(Last Updated on : 01/02/2019)
Tungabhadra River is a major river
in the south Indian
peninsula which is a chief confluent of the Krishna River
. The Hindus
consider this river sacred and there is a mention of the river in Ramayana
where it is referred to as Pampa
. Tungabhadra River flows through the states
and Andhra Pradesh
. The river has a catchment area of 27,574 square miles. The tributaries of the Tungabhadra are Varada River and Hagari (Vedathy) River. In modern India, a huge dam
and hydroelectric project is constructed across Tungabhadra River.
An important feature of the Tungabhadra River bank is the flood protection walls all along the river, constructed between 1525 and 1527 AD. It starts at Sringeri
and ends at Kurnool, just few kilometres from its mouth. They are stone constructions which are still intact.
Course of Tungabhadra River
The merging of the two rivers, the Tunga River
and the Bhadra River at Koodli in Shimoga district
of Karnataka, gives birth to the Tungabhadra River. The Tunga and the Bhadra Rivers
flow down the eastern slopes of the Western Ghats
located in the state of Karnataka. After its birth, the Tungabhadra River takes a north-east direction where it flows through uneven ridges formed by boulders, which is the Deccan Plateau
. The river meanders through the plains to a distance of 531 km and merges with the Krishna River at Gondimalla, near the famous Alampur
in Mahbubnagar District
. The Krishna River continues in the east direction and evacuates in the Bay of Bengal
. The locked land that lies in the north of Tungabhadra River between the Tungabhadra and the Krishna River is called the Raichur Doab.
Varada River flowing through Shimoga, Uttara Kannada
districts and Hagari River in Chitradurga
, Bellary district
, Koppal District
and Raichur Districts
in Karnataka and the Handri River in Kurnool district of Andhra Pradesh are the main tributaries of the Tungabhadra. Many rivulets and streams join these tributaries.
History of Tungabhadra River
The ancient name of the Tungabhadra River was Pampa. According to the legends, Pampa, the daughter of Brahma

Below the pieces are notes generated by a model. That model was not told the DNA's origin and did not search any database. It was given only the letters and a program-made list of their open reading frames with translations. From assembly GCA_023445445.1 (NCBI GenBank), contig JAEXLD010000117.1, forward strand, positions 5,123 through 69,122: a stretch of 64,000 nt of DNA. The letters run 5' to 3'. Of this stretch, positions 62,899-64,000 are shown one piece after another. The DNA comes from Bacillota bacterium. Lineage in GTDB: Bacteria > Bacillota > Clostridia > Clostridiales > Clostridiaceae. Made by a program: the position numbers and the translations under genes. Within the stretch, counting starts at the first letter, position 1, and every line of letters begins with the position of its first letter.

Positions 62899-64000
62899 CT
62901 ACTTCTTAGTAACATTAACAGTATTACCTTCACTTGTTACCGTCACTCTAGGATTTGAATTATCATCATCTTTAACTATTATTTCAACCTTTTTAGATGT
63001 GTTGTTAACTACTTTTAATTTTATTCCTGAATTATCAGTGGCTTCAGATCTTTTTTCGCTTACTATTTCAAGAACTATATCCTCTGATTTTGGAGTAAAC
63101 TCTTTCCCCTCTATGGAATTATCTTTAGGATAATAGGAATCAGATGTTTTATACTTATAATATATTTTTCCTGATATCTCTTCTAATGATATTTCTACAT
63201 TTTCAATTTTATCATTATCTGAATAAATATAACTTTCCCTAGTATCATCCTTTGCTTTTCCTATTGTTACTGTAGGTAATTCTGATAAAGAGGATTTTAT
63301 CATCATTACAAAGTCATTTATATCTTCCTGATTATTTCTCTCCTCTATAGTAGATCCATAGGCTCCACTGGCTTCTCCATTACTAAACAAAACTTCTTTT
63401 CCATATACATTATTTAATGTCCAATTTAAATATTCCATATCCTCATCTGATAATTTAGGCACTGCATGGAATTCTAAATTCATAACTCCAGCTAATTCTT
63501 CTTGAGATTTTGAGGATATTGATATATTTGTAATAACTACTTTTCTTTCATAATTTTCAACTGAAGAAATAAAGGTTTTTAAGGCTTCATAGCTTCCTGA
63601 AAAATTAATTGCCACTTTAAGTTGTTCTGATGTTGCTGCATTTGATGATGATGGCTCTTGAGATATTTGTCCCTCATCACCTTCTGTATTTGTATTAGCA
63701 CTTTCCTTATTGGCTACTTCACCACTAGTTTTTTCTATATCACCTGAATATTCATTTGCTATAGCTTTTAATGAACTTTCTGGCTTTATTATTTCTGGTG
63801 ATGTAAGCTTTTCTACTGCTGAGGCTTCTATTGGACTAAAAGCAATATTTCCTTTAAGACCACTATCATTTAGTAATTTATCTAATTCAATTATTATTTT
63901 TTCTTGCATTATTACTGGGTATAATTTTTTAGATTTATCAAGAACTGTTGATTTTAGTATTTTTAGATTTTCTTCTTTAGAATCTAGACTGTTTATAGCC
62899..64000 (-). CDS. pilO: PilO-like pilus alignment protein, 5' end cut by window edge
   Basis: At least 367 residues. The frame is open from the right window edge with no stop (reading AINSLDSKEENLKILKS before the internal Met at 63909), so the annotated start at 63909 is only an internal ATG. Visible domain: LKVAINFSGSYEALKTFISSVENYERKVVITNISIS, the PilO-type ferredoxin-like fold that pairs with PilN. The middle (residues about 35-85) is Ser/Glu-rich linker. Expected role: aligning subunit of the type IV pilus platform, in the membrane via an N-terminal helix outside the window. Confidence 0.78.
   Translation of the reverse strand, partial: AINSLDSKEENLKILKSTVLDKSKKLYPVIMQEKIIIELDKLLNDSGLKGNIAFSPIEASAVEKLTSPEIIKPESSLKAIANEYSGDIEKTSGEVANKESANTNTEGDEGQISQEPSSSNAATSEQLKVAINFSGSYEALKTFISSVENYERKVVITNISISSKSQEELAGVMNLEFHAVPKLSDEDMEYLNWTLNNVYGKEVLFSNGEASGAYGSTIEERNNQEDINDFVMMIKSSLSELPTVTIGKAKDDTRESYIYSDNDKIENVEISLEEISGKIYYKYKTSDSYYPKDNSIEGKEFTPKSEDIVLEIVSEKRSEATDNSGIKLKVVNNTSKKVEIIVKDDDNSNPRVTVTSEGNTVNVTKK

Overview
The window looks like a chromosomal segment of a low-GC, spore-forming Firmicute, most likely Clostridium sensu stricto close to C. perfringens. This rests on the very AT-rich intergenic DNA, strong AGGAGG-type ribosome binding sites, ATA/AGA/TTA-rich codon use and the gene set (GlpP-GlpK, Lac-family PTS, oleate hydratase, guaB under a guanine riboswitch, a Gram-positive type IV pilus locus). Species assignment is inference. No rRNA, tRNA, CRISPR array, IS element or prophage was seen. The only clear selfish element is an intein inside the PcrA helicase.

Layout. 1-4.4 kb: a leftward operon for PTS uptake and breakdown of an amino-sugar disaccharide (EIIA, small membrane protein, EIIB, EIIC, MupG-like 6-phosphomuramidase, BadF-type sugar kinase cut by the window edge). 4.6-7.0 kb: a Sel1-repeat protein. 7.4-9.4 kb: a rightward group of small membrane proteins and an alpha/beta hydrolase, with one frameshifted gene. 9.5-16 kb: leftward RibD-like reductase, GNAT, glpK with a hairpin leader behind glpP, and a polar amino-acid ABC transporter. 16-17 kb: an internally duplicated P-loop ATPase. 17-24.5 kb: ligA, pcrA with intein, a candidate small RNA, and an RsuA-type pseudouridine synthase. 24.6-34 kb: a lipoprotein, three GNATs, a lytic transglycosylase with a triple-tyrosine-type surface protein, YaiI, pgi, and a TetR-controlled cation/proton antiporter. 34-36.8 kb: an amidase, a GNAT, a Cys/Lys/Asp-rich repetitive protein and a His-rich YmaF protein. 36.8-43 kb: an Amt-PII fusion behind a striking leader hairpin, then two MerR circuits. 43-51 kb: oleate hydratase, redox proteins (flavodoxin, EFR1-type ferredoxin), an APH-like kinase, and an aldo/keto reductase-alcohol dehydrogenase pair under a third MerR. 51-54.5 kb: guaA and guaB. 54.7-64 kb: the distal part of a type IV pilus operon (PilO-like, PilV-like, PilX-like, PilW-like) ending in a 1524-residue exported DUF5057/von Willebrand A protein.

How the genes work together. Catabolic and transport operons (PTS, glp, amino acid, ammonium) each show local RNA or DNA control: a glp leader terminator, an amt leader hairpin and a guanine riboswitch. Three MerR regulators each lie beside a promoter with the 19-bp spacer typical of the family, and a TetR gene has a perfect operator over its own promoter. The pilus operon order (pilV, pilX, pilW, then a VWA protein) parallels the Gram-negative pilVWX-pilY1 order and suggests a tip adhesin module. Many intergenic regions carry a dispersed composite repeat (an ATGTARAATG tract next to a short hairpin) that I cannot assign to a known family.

(the God of creation) did penance to pleas Lord Shiva
. Impressed by her devotion Shiva married her and taken the name Pampapati meaning husband of Pampa.
Temples near Tungabhadra River
On the banks of the Tungabhadra River, there are a number of ancient and holy sites. At Harihara there is a temple
dedicated to Harihareshwara
. Surrounding the modern town of Hampi
are the ruins of Vijayanagar, the site of the powerful Vijayanagar Empire
's capital city and now a World Heritage Site
. Alampur, on the left northern bank of the river, known as Dakshina Kashi in Mahbubnagar District about 25 km from Kurnool is another important place, where the early Chalukyas
built a cluster of temples. The Moola Brindavana
of Guru Raghavendra is located on the banks of the Tungabhadra River at Mantralayam, Andhra Pradesh.
Dams on Tungabhadra River
is across the Tungabhadra River. The dam is near the town of Hosapete in Karnataka. It is considered a multipurpose dam. Its storage capacity is 135 Tmcft. Owing to siltation; the capacity has been reduced by about 30 Tmcft. It has become a picnic or tourist spot over the years. Tungabhadra Dam is near to the heritage site Hampi.
Few miles upstream the Tungabhadra River from Mantralayam town, Interstate Rajolibanda barrage is located which supplies water for irrigation
in Karnataka and Andhra Pradesh on the right bank of river.
Pollution in Tungabhadra River
Industrial pollution has damaged the Tungabhadra River. Industry and mining
on its banks in the Chikmagalur
, Shimoga, Davangere
and Raichur districts of Karnataka
and Kurnool in Andhra Pradesh and Mahbubnagar in Telangana generate enormous amounts of effluents. As such, it is one of the most polluted rivers in the country.
Downriver from the industries
, the water has turned dark brown and has a pungent odour. Altogether, Tungabhadra River pollution has affected 1,000,000 people in the sub-basin as most villages
used the river water, previously obtained through the ancient tank system, for drinking, bathing, irrigating crops
and livestock water. The livelihood of village fishermen has been harmed by regular fish kills that have exhausted Tungabhadra Rivers fisheries.